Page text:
What Are Fringe Benefits?

Fringe benefits, also referred to as employee benefits, are perks offered by employers in addition to the habitual salary.

What Are Examples of Fringe Benefits?

Fringe benefits are offered by employers to help recruit, motivate, and retain employees. The most common fringe benefits include:

  • Life, disability, and health insurance;
  • Retirement benefits;
  • Tuition reimbursement;
  • Fitness center membership or discount;
  • Meal or cafeteria plans;
  • Paid time off;
  • Employee discounts.

What Are the Different Types of Fringe Benefits?

There are two broad types of fringe benefits: fringe benefits required by law and fringe benefits not required by law.

Common fringe benefits required by law include:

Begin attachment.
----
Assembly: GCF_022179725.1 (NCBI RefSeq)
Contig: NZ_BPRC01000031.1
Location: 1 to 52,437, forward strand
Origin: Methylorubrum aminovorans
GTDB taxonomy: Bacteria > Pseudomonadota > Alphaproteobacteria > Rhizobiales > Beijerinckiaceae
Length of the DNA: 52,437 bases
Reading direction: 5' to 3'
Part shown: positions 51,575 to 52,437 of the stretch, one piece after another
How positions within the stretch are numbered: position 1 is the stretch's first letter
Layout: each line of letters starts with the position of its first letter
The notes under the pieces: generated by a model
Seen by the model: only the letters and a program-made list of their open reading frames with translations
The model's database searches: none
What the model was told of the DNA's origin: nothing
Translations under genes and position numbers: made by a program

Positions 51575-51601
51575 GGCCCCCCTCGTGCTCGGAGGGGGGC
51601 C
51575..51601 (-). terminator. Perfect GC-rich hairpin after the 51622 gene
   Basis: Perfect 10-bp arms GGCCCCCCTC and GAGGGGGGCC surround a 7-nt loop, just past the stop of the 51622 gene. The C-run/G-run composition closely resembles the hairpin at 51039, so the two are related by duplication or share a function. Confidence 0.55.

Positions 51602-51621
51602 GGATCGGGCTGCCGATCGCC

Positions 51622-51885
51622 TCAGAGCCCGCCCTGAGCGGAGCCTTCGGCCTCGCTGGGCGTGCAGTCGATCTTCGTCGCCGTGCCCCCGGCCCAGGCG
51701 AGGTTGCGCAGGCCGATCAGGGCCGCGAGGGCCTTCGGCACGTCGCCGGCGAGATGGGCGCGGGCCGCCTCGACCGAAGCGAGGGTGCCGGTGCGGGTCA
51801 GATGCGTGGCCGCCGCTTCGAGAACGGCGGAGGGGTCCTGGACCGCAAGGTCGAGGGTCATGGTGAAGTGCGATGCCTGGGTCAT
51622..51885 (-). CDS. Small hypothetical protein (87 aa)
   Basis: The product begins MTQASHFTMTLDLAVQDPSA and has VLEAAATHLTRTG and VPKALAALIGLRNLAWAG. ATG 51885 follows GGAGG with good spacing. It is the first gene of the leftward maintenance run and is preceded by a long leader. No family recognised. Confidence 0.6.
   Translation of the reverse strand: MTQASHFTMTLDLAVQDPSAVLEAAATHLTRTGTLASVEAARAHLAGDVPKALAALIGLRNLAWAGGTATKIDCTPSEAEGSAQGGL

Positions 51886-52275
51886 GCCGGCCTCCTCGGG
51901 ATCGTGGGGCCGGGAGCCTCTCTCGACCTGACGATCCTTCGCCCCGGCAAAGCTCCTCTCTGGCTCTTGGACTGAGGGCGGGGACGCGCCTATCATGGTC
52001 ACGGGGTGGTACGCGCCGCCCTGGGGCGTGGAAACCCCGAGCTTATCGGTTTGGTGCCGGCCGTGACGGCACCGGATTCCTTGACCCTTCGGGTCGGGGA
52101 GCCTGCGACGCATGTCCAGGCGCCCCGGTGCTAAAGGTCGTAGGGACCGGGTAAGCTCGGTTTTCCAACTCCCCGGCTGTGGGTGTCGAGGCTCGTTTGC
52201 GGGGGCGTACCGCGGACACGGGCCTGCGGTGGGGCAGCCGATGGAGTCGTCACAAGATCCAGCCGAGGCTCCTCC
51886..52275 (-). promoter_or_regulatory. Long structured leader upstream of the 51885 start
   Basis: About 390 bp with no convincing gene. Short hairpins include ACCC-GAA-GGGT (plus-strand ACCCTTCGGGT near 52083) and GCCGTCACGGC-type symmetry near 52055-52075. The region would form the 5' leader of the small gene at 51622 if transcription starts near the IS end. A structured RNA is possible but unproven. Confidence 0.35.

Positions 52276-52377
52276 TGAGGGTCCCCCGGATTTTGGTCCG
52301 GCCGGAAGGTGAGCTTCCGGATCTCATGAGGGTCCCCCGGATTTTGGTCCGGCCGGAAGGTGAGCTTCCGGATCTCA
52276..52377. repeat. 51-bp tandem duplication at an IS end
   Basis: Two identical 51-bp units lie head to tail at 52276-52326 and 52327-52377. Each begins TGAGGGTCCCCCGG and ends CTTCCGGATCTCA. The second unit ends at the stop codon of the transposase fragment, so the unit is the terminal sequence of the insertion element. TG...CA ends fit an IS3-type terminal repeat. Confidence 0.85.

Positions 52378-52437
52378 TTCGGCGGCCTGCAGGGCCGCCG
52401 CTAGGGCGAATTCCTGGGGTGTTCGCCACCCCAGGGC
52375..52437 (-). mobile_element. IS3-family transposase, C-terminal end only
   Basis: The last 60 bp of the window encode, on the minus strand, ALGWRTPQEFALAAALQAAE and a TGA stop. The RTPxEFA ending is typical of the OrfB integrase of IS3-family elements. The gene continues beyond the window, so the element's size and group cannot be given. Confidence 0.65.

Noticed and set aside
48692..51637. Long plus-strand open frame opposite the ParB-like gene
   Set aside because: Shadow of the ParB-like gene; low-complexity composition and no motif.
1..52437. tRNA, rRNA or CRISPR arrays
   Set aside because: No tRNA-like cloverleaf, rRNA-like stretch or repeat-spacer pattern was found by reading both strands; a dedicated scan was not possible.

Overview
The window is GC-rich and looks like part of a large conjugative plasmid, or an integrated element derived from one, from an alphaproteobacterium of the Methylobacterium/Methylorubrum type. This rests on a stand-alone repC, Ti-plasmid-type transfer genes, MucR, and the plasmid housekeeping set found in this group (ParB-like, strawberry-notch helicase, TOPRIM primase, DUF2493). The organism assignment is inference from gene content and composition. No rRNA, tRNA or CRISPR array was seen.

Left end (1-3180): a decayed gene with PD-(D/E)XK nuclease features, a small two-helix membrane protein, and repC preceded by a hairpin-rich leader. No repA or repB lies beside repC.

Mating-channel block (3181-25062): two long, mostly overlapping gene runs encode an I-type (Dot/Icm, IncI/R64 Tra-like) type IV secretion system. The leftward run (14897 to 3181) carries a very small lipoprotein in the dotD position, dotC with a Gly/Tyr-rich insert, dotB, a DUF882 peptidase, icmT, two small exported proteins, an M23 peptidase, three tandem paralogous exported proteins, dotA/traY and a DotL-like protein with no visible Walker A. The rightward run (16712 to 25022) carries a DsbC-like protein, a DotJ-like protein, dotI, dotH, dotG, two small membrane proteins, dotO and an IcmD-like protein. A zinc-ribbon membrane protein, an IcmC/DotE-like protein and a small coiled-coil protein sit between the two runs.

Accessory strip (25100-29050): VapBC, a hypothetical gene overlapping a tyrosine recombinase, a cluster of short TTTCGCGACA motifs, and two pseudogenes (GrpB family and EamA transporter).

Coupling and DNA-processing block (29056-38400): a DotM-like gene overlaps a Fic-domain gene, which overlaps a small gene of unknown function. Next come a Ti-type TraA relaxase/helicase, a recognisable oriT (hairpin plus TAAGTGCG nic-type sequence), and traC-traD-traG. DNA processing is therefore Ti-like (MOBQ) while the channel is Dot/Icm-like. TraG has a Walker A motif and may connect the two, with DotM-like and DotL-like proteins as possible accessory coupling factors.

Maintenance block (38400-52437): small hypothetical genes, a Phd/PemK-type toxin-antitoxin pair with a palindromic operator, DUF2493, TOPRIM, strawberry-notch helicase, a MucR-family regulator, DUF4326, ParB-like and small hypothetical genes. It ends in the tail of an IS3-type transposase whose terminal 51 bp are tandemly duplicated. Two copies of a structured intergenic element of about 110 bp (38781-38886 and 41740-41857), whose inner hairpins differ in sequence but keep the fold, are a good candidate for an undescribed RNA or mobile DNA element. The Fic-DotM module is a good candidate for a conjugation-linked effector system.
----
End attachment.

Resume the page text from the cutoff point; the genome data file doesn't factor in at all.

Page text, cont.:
• Health insurance;
  • Retirement benefits;
  • Medical leaves.

Common fringe benefits not required by law include:

  • Meal plans;
  • Employee stock;
  • Employee discounts.

Are Fringe Benefits Taxable?

Certain fringe benefits are taxable depending on the legislation. Employers are responsible for determining which benefits are taxable, calculating their value, and making the appropriate payroll deductions.

For example, the following benefits are taxable in Canada:

  • Health and life insurance;
  • Personal use of a company car;
  • Prizes and awards.

Why Should Employers Offer Fringe Benefits?

Companies that offer additional benefits to their employees make themselves more attractive to different stakeholders.

Fringe benefits that aim to promote better work-life balance contribute to general employee wellness and reduce absenteeism and burnouts.

Overall, fringe benefits serve to improve employee satisfaction and engagement.

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